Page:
Acrion was a Locrian and a Pythagorean philosopher. He is mentioned by Valerius Maximus under the name of Arion. According to William Smith, Arion is a false reading, instead of Acrion.
Tetrad (Greek philosophy)
The tetrad was the name given to the number four in Pythagorean philosophy. There were four seasons and four elements, and the number was also associated with planetary motions and music.
Jumblatt family
The Jumblatt family (جنبلاط in Arabic, originally Kurdish Janpoulad (جان‌پولاد, meaning "steel-bodied" or "soul of steel"), also transliterated as Joumblatt, Junblat and Junblatt) is an influential Dr...
Apollonius of Tyana
Apollonius of Tyana (Ancient Greek: Ἀπολλώνιος ὁ Τυανεύς; c. 15 – c. 100 CE) was a Greek Neopythagorean philosopher from the town of Tyana in the Roman province of Cappadocia in Asia Minor. Littl...
Harmonices Mundi
Harmonices Mundi (Latin: The Harmony of the World, 1619) is a book by Johannes Kepler. In the work Kepler discusses harmony and congruence in geometrical forms and physical phenomena. The final sect...
Table of Opposites
The Table of Opposites of Pythagoras is the oldest surviving of many such tables propounded by philosophers. Aristotle is the main source of our knowledge of the Pythagorean table. Here follows a ro...
The golden verses of Pythagoras
The Golden Verses of Pythagoras (Greek: Χρύσεα Ἔπη, Chrysea Epê; Latin: Aurea Carmina) are a collection of moral exhortations. They comprise 71 lines written in dactylic hexameter verse and are tr...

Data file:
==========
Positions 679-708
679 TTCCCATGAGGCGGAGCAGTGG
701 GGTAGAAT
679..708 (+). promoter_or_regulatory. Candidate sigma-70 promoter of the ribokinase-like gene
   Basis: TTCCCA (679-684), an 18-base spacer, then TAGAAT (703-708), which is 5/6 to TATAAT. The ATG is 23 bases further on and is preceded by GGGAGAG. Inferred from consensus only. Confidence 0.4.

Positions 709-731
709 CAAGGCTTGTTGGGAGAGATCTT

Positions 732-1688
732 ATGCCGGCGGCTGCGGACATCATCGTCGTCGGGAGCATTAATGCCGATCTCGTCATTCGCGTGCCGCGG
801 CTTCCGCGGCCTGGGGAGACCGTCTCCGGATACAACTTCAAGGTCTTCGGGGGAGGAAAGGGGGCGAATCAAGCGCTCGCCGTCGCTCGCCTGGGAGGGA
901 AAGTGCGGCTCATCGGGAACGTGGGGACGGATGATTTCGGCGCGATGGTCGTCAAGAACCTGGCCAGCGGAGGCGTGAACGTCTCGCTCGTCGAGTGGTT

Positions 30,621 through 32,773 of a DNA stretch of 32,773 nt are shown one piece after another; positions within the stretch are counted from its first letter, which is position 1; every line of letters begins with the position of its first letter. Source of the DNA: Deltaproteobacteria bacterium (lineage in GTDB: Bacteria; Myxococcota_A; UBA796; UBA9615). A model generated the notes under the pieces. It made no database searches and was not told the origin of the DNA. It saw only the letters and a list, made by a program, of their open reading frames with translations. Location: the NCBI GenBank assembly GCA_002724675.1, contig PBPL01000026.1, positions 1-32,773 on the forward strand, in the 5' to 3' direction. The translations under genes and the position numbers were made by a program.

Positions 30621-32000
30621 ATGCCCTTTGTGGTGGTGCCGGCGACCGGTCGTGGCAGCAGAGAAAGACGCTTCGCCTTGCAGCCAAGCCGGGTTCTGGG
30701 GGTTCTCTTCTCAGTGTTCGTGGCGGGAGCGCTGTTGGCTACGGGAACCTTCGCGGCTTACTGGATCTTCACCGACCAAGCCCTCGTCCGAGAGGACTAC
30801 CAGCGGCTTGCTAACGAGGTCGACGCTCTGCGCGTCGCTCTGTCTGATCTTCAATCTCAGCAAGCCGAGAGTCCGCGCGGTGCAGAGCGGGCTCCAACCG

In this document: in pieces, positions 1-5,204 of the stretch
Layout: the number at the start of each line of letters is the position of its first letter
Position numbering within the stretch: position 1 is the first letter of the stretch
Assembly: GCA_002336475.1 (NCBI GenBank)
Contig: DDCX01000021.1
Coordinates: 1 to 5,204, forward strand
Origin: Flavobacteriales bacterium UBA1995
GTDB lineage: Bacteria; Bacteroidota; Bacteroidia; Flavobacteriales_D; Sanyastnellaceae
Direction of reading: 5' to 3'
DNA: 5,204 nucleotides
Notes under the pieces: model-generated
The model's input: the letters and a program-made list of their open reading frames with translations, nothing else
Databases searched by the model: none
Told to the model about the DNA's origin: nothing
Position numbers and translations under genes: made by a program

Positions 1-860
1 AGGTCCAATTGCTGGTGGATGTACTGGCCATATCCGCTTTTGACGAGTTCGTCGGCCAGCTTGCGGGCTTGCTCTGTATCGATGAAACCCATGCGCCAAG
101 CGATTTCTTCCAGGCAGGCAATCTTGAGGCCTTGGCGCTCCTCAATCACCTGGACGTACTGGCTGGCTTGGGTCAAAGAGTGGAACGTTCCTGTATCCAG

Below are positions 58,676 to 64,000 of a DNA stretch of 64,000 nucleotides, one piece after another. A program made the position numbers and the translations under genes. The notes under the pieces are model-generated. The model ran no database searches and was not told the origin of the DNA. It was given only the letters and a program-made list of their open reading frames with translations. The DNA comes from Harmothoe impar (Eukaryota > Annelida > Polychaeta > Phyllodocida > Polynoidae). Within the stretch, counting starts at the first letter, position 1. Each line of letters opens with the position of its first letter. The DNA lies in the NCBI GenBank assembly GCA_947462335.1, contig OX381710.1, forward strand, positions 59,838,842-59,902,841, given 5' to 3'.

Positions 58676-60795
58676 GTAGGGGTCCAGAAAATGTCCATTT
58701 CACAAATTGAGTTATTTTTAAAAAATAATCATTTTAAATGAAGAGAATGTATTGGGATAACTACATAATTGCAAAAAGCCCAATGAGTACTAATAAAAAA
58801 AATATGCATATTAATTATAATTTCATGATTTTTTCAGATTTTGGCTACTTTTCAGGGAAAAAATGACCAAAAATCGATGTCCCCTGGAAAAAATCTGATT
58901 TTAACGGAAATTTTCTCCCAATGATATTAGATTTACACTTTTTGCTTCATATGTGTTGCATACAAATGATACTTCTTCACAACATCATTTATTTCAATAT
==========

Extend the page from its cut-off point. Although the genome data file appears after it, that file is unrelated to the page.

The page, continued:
Pythagorean hammers
According to legend, Pythagoras discovered the foundations of musical tuning by listening to the sounds of four blacksmith's hammers, which produced consonance and dissonance when they were struck sim...
Druze power struggle (1658–67)
The Druze power struggle of 1658-1667 was one of the most violent episodes of tribal disputes during Ottoman rule in the Levant. The conflict erupted between rebel and pro-Ottoman Druze factions over ...
Cleinias of Tarentum
Cleinias of Tarentum (Greek: Κλεινίας; fl. 4th-century BCE) was a Pythagorean philosopher, and a contemporary and friend of Plato, as appears from the story (perhaps otherwise worthless) which Diogene...
Sonometer
A sonometer is an apparatus made of a hollow box having two holes. A string is attached to it by which the transverse vibrations of strings can be studied. It is also called the monochord because it o...
Eurytus (Pythagorean)
Eurytus (/ˈjʊərɨtəs/; Greek: Εὔρυτος; fl. 400 BC), was an eminent Pythagorean philosopher who Iamblichus in one passage describes as a native of Croton, while in another, he enumerates him among the T...
Divine call
The Divine call, Unitarian call, or Da‘wat at-tawḥīd is the Druze period of time that was opened at sunset on Thursday 30 May 1017 CE by Fātimid Caliph Al-Hakim bi-Amr Allah and closed in 1043 CE by ...
Anaxilaus
Anaxilaus of Larissa (1st-century BC) was a physician and Pythagorean philosopher. According to Eusebius, he was banished from Rome in 28 BC by Augustus on the charge of practicing magic. Anaxilaus wr...